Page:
I think myself that it would have been more convenient and workmanlike to have had a regular Debate on this matter at a later period in the Session, and I mentioned that fact to some of my hon. Friends. They put their Motion down on the Order Paper largely in answer to a somewhat challenging remark by the hon. Member for Seaham (Mr. Shinwell), and it was not intended at all to use that procedure in any way so as to disappoint the House. I have been looking up what I said yesterday in the House, and it is quite clear that I did give very considerable encouragement to the idea that if hon. Members were fortunate enough to catch your eye, Mr. Speaker, a Debate would take place on India, and as I gather it would be a matter which would cause disappointment and inconvenience if that were not to be the cast:, I do not propose to make any promise or give any undertaking for a future Debate on India which would have the effect of bringing Standing Order No. 9 very unduly prominently to your attention. Therefore, I have no statement to make as to the future of the Debate other than the statement which I made yesterday.

Captain Godfrey Nicholson

May the House understand from my right hon. Friend that although he does not wish to make a statement that would bring Standing Order No. 9 into undue prominence, it is intended by him that there should at as early a date as possible be a Debate on India followed by a Division, because I am quite certain that it is the wish of the entire House to record their voices on this particular subject?

The Prime Minister

In these matters many things are relatively important, but there is nothing more important than that there should not be the grievance that some people thought they were going to have a chance of speaking and then some arrangement being made which cut them out. One does not want to get anything in the nature of reproaches of that kind. Although I still have a preference for a Debate at a later stage, I consider that our good relations on the conduct of Business stand in a higher position than the differences between one of these Debates and the other. Therefore, I cannot give any undertaking when or how such a Debate will take place.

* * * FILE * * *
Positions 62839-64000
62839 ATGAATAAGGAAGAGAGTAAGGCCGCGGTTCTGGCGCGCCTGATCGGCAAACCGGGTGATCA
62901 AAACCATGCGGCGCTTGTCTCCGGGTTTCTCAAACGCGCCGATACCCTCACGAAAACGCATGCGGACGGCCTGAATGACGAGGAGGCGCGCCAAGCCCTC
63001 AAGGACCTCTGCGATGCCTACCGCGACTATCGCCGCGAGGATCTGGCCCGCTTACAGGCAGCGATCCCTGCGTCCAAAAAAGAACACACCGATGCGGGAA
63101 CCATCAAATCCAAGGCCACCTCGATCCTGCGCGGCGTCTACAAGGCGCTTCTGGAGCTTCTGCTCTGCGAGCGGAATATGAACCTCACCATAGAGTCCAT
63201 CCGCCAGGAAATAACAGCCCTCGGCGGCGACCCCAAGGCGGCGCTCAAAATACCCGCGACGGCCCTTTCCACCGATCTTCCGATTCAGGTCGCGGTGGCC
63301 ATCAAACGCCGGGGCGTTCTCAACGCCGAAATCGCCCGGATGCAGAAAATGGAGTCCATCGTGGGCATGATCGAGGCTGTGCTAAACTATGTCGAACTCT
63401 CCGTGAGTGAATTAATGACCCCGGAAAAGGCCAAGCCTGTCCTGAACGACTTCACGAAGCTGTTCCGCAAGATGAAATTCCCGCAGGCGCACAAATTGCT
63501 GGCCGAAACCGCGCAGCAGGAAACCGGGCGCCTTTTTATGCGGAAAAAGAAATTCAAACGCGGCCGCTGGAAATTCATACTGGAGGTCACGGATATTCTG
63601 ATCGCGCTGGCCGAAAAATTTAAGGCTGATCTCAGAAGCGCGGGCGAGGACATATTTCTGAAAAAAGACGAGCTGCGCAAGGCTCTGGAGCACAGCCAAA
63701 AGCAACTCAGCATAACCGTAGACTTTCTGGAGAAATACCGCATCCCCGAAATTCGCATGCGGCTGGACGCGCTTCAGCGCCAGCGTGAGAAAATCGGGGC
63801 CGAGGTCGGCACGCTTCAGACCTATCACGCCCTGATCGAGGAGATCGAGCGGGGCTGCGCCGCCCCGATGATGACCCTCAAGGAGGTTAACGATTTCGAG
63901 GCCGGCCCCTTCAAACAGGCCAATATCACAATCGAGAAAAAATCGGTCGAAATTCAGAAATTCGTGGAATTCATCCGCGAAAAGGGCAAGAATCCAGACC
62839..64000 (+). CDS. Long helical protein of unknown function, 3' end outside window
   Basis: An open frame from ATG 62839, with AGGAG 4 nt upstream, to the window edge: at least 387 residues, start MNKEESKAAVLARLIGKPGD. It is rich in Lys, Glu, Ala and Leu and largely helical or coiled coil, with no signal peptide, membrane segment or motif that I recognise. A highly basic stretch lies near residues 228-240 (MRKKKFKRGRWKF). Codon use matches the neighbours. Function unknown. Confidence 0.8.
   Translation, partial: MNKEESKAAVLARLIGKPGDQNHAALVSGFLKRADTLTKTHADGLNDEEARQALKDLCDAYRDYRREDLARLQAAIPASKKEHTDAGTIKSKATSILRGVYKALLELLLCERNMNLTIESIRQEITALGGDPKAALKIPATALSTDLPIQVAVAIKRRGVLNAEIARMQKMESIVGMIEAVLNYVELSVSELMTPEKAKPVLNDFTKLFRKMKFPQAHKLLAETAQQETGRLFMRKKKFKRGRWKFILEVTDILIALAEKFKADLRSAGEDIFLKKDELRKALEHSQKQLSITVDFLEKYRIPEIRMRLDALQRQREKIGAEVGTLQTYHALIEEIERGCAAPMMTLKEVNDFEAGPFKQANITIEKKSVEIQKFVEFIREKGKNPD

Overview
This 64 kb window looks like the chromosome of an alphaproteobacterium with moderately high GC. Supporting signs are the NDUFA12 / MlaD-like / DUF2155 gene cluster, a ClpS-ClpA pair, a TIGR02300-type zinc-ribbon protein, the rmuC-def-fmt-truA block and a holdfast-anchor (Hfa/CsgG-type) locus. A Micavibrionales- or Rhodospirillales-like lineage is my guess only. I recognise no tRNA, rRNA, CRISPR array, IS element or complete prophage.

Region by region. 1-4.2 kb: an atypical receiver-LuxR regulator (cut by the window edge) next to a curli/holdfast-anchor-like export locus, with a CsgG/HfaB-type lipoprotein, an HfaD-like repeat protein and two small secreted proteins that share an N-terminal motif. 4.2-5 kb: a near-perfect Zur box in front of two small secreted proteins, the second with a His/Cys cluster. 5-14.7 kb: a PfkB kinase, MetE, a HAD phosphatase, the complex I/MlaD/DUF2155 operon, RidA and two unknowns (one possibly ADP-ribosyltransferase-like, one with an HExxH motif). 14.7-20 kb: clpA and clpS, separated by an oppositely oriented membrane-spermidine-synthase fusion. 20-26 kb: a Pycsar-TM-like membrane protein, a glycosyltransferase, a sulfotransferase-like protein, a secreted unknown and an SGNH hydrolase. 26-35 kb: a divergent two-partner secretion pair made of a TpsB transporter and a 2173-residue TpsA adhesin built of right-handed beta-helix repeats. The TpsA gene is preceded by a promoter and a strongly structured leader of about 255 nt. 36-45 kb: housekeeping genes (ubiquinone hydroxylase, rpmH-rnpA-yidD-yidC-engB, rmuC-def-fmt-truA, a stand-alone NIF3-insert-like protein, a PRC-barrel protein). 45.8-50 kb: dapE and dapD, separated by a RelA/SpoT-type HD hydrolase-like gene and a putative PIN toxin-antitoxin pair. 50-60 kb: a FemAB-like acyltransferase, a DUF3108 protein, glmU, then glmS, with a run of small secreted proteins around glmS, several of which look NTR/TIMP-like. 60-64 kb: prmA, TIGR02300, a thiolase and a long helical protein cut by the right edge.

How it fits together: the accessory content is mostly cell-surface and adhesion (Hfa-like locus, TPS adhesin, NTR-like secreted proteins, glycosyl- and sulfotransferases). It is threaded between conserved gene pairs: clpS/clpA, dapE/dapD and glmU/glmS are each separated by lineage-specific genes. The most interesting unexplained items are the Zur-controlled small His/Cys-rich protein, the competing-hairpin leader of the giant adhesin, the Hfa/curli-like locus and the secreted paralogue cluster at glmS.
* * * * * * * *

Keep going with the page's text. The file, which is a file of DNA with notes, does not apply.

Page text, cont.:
Captain Nicholson

Will my right hon. Friend say that what he has said does not rule out the possibility of a Debate?

The Prime Minister

I can certainly say that, without affecting Standing Order No. 9.

Mr. Maxton

I agree with the point that a subject of the importance of the Indian question should have been dealt with on a Government Motion. I think the House has a right to expect that the Government should bring the matter forward as proper Government Business and provide a day for it. Am I to understand that the Prime Minister is now saying that if the House debates the Indian position on the Motion for the Adjournment, he will regard that as a good reason for giving the House a much later opportunity than otherwise would have occurred for a proper Debate on India?

The Prime Minister

"In vain the net is spread in the sight of any bird."

Mr. Cocks

Does the Minister mean by a bird a bullfinch?

Sir R. Glyn

In view of the Prime Minister's statement and the reasons he has given for not being more definite, will he say that if this Motion remains on the Paper, when he thinks fit the earliest possible opportunity will be given for a Division?

Sir Stanley Reed

May I put this point to the Prime Minister? Those who know something of India and the East realise the immense publicity value of abuse and the limited publicity value of reasoned thought based on knowledge, and therefore, is it not of immense importance, with a view to getting a comprehensive idea of the feeling of the House, that this matter should be carried to a Division at the earliest possible opportunity?

Mr. Maxton

I can only speak for a very few people in the House, but if having this matter discussed on the Motion for the Adjournment will deny me an opportunity of voting in the House against the Government's policy at an early date, then I, for one, am prepared to forgo to-day's Debate.

Mr. Bellenger

May I address a question of a different character to the Prime Minister? Has his attention been called to the proceedings of the House yesterday on Service pay and allowances, and in view of the Lord Privy Seal's statement that the proposals he made yesterday were the Government's last word, will my right hon. Friend be prepared to receive a deputation from hon. Members representing all shades of opinion?

The Prime Minister

I do not think I should like to give an answer to that question without having had some opportunity of considering the matter. Other Ministers are in charge of this great block of Business for the Government, and I am so frequently adjured not to take too much upon myself, that I hope I may consider the proposal without being held definitely committed.